Health Benefits of Chicory Root

The root has antioxidant properties, can help promote gut health, and more.

Though you may have heard about using plant roots like licorice root, you may be less familiar with chicory root. The chicory root, a blue flowering plant in the dandelion family, has been used medicinally since ancient Egypt.

Chicory root—Cichorium intybus—boasts potential health benefits like blood sugar regulation and antioxidant content. It is often roasted, ground, and consumed as a caffeine-free coffee alternative. Other parts of the chicory plant can be used in foods as well.

Benefits of Chicory Root

If you're interested in trying chicory root, here are some of its possible benefits.

May Improve Gut Health

Chicory is one of the top sources of inulin, a fiber known for its prebiotic properties. In a nutshell, prebiotics serve as food for beneficial microbes in the gut—microbes that are tied to better digestive health, anti-inflammation, immunity, and mood. Prebiotics also boost the absorption of key nutrients, including calcium and magnesium.

Chicory root can relieve constipation, a condition affecting up to 30% of the population. In one study, chicory helped:

  • Improve bowel function
  • Reduce straining
  • Increase stool frequency without resulting in diarrhea

Can Help Regulate Blood Sugar

Chicory root has been shown to help regulate blood sugar and insulin levels and may improve diabetes control. In one study of women with type 2 diabetes, one group was given inulin daily, and the other a placebo. The insulin group experienced increased blood antioxidant levels and reductions in weight and HbA1c, a measure of blood sugar regulation.

Nutrition of Chicory Root

For chicory root, half of a cup contains:

  • Calories: 32 calories
  • Fat: <1 gram
  • Sodium: 22.5 grams
  • Carbohydrates: 7 grams
  • Fiber: <1 gram
  • Protein: <1 gram

Also, a number of minerals can be found in chicory root, including calcium, magnesium, copper, zinc, manganese, iron, and potassium. Chicory root also contains antioxidant properties. Antioxidants help decrease the risk of heart disease and cancers. They also can be protective against cognitive decline.

Risks of Chicory Root

If you're allergic to ragweed, chrysanthemums, marigolds, daisies, and other flowers or herbs in the Asteraceae family of plants, chicory could be an issue. Because it's in the same family, it's possible that you could also be allergic to the root.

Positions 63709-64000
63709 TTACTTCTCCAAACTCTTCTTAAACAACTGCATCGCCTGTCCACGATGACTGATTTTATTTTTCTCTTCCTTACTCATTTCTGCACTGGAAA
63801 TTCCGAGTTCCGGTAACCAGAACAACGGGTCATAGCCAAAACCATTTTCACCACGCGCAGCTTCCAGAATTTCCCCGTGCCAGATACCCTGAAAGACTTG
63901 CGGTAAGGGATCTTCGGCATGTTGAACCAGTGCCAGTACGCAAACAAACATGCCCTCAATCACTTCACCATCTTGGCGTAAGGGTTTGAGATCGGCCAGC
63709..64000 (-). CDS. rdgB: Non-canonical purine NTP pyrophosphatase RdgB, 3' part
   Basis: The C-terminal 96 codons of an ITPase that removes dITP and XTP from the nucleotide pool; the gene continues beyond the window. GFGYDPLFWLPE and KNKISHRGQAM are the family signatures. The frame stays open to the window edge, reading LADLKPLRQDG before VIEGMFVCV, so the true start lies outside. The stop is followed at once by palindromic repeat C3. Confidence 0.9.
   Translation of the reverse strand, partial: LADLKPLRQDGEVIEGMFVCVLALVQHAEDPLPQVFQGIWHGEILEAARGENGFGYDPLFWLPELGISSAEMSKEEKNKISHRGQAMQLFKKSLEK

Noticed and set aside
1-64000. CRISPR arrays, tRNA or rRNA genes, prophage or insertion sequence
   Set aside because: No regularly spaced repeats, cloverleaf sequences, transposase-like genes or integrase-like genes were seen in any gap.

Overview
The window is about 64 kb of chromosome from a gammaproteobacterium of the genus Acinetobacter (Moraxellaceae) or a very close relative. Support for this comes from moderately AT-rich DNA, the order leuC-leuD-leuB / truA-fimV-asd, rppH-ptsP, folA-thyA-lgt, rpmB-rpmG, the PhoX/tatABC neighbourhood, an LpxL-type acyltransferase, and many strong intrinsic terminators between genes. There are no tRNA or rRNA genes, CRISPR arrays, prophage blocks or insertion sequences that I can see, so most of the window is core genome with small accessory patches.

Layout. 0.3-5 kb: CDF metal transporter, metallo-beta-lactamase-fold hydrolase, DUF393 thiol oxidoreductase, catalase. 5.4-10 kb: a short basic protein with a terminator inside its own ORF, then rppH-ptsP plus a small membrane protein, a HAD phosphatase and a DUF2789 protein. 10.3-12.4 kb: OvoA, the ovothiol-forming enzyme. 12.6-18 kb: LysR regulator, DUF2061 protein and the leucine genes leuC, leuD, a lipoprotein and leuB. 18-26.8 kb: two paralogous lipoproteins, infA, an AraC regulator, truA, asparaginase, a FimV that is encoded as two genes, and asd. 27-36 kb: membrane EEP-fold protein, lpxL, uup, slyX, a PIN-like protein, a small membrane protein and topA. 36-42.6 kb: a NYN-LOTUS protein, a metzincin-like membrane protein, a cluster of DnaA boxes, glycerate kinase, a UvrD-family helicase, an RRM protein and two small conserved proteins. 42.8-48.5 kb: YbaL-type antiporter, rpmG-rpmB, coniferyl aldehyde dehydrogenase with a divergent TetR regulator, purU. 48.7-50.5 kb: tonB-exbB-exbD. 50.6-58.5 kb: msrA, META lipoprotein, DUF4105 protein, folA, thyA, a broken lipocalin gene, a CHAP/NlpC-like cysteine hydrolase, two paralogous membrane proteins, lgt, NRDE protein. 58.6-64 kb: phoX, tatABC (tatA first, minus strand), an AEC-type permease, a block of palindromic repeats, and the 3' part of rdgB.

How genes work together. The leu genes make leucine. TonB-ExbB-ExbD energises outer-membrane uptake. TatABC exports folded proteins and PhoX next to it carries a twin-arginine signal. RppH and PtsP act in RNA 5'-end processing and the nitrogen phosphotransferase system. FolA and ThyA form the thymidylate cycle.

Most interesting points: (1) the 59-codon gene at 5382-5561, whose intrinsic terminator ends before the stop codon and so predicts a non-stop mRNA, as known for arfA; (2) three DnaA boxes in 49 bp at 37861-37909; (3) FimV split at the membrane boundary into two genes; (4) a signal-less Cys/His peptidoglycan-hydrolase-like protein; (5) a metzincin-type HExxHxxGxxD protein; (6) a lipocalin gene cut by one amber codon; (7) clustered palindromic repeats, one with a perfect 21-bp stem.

Additionally, chicory is a high FODMAP food because of its inulin content. Inulin is associated with fructans, which are carbs that consistently trigger symptoms of irritable bowel syndrome. So if you have IBS, it may trigger bloating and gas.

What Does FODMAP Mean?

FODMAP is an acronym for fermentable oligosaccharides, disaccharides, monosaccharides, and polyols. FODMAPs are food-based carbs that are hard for the small intestine to absorb.

Tips for Consuming Chicory Root

Fresh chicory root isn't commonly found in the US. However, if you manage to find it, there are various ways to enjoy it, such as:

  • Boiling and serving it with sour cream or sauces made with herbs
  • Frying it with butter
  • Cutting it into cubes to be used as soup flavoring
  • Preparing and serving it like asparagus
  • Adding it to soups, salads, and meat-based dishes

Ground chicory root is famously blended with coffee in New Orleans. With its earthy or woody flavor, dried, ground chicory root isn't commonly used in other recipes. If you try it to add to coffee or as a replacement, just be sure not to overdo it.

Consuming Other Parts of the Chicory Plant

Other parts of the chicory plant are also edible. Both leaves and flowers can be added to salads. Leaves can also be prepared alone, fried, boiled, and used as a spice or in soups or sauces. Flowers may also be added to fish dishes or used as meat dish decorations. Chicory root extract is also used in dietary supplements and dairy products.

A Quick Review

Chicory root comes from a plant in the same family as dandelions and marigolds. The root can have health benefits like blood sugar regulation and contains fiber that can be helpful for digestion. It also has antioxidant properties.

Chicory root may be an interesting way to boost fiber and curb caffeine without sacrificing your overall intake of antioxidants. However, the root isn't for everyone, as it can cause allergic reactions or gas and bloating for some individuals.

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  4. Pourghassem Gargari B, Dehghan P, Aliasgharzadeh A, Asghari Jafar-abadi M. Effects of high performance inulin supplementation on glycemic control and antioxidant status in women with type 2 diabetesDiabetes Metab J. 2013;37(2):140. doi:10.4093/dmj.2013.37.2.140

  5. U.S. Department of Agriculture FoodData Central. Chicory roots, raw.

  6. Sinkovič L, Jamnik P, Korošec M, Vidrih R, Meglič V. In-vitro and in-vivo antioxidant assays of chicory plants (Cichorium intybus L.) as influenced by organic and conventional fertilisersBMC Plant Biology. 2020;20(1):36. doi:10.1186/s12870-020-2256-2

  7. Ochoa KC, Samant S, Liu A, et al. In vitro efficacy of targeted fermentable oligosaccharides, disaccharides, monosaccharides, and polyols enzymatic digestion in a high-fidelity simulated gastrointestinal environmentGastro Hep Advances. 2023;2(3):283-290. doi:10.1016/j.gastha.2022.10.011

  8. MedlinePlus. Low FODMAP diet.

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